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Comma Confused

October 23, 2012

Dear Diary,

I’m worried I have a serious problem, with commas. I’ve had it for a while. My teachers keep telling me, to look up comma rules or they try to lecture to me about them and I usually just lose focus or forget by the time I start another writing assignment. When I start to write I just don’t know when to add a pause and when to keep going or when to start a new sentence. Sometimes my sentences are choppy. They don’t always make sense together. How do I fix, this devastating, problem with my writing? I want my writing to be clear but I’m just so confused about how commas work.


Comma Confused


Dear Comma Confused,

Commas are great tools for writing, and you raise some good points about the confusion surrounding them.  Let’s go over some common uses for this useful punctuation mark.

Commas are used to separate full sentences joined by coordinating conjunctions, i.e., or, nor, for, but, so, and yet. For example: Sometimes working the cash register at the Taco Bell sucks, but then I remember that someone has to clean the bathroom. Both sides of the comma are full sentences, but the comma connects them with a nice transition word.

These nifty squiggles are used after introductory phrases, clauses, or words that come before the main clause. An example of an introductory clause comma is: While a shower toaster sounds like a good idea, there may be a flaw in your logic. In this example, the post-comma statement is a full sentence, but not the introductory clause. A use of an introductory word comma might look like this: Yes, these examples are hilarious!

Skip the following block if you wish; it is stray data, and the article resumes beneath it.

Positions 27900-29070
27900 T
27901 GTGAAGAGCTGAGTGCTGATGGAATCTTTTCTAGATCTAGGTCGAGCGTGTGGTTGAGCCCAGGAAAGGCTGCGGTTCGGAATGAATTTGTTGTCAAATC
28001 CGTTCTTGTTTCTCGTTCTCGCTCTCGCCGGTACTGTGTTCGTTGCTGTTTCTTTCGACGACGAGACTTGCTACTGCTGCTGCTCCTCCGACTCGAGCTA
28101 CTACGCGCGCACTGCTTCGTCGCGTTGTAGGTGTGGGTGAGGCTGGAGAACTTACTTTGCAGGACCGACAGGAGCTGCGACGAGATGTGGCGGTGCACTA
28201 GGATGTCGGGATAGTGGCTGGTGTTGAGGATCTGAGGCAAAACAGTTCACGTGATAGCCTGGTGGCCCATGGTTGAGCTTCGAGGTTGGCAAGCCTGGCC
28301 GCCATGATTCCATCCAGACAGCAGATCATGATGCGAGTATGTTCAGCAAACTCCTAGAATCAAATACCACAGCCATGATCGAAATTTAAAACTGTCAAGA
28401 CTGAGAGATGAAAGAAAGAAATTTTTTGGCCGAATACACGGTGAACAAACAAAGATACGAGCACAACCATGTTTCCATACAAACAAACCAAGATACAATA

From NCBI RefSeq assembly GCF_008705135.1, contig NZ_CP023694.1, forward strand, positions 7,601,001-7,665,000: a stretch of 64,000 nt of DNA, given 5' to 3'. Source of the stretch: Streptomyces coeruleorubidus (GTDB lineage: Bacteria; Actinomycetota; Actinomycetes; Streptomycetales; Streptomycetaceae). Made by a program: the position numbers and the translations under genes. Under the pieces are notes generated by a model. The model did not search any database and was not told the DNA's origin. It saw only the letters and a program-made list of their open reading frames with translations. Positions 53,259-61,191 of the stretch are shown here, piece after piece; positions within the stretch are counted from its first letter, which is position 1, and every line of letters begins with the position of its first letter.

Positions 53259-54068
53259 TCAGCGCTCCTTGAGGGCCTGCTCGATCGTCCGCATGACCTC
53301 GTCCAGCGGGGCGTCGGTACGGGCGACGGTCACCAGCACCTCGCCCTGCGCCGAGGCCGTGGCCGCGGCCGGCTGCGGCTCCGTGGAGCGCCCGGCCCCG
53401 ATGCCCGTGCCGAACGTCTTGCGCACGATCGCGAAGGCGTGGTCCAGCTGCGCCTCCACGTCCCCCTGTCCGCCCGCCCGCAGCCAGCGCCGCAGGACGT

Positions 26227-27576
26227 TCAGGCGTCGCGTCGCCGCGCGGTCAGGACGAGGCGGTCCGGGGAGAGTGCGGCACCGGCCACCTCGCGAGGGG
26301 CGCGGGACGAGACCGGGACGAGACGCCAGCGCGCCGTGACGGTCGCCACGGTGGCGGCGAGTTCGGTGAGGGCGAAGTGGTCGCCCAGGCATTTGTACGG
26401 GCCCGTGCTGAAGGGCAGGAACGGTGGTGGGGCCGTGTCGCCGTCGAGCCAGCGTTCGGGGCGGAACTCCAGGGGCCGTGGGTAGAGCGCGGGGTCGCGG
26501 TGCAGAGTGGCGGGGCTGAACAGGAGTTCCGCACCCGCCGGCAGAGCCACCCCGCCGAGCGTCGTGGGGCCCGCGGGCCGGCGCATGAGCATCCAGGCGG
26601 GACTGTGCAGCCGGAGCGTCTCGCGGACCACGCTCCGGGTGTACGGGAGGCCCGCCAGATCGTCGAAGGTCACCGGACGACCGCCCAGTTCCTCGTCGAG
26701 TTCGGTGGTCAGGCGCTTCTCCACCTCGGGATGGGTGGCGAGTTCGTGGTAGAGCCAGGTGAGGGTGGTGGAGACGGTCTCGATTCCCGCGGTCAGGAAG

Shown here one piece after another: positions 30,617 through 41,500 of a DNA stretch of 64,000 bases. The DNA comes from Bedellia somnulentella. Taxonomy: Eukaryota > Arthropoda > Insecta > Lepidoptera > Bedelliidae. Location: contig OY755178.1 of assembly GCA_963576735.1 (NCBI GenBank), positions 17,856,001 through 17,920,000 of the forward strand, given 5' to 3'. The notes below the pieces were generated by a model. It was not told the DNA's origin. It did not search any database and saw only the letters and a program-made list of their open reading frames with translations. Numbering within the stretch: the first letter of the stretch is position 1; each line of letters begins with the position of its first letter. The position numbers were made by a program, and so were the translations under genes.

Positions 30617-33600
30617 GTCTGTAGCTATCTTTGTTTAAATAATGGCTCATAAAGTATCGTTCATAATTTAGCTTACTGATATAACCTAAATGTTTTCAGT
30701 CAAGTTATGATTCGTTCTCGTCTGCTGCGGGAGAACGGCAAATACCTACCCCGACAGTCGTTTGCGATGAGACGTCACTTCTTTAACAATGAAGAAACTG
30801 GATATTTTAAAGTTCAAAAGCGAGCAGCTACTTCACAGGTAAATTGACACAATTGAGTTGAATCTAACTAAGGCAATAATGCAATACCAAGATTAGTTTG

Commas can also be used in the middle of a sentence to set off clauses, phrases, and words that are not essential to the meaning of a sentence; to clarify, if a phrase can be removed from the sentence and the sentence still makes sense, the phrase needs commas. For example: Allie, who works the register at Taco Bell, just bought a shower toaster at a shockingly low price. This sentence could just as easily have been Allie just bought a shower toaster at a shockingly low price, but with the addition of the clause, we know a little more about this Allie character.

Commas can be used while listing in order to differentiate items. For example: Toasters, hair driers, and microwaves are not to be used in the shower. The final comma, or oxford comma, is becoming more outdated in current times and is often excluded from writing. I’m a fan of the oxford comma because sometimes it helps to clarify a list, but you can make up your own mind about it.

Commas can be used to set off direct quotations, like: Julie said with consternation and disbelief, “What? Toasters shouldn’t be used in the shower? But it would save so much time in the morning!” This example speaks for itself.

Also, commas are used between two or more coordinating adjectives. For example: The biggest problem with the shower toaster is soggy, mushy toast. No one likes soggy, mushy toast.

A useful practice to decide if a comma is necessary is to read your sentences out loud as they are written. If you find you’re out of breath by the end because you didn’t have time to breath while you were reading, you probably need to either add a comma, or break your one sentence into a few different sentences. If that doesn’t help, come to the University Writing Center and grab a handout on comma usage or talk to a consultant!

Much love,


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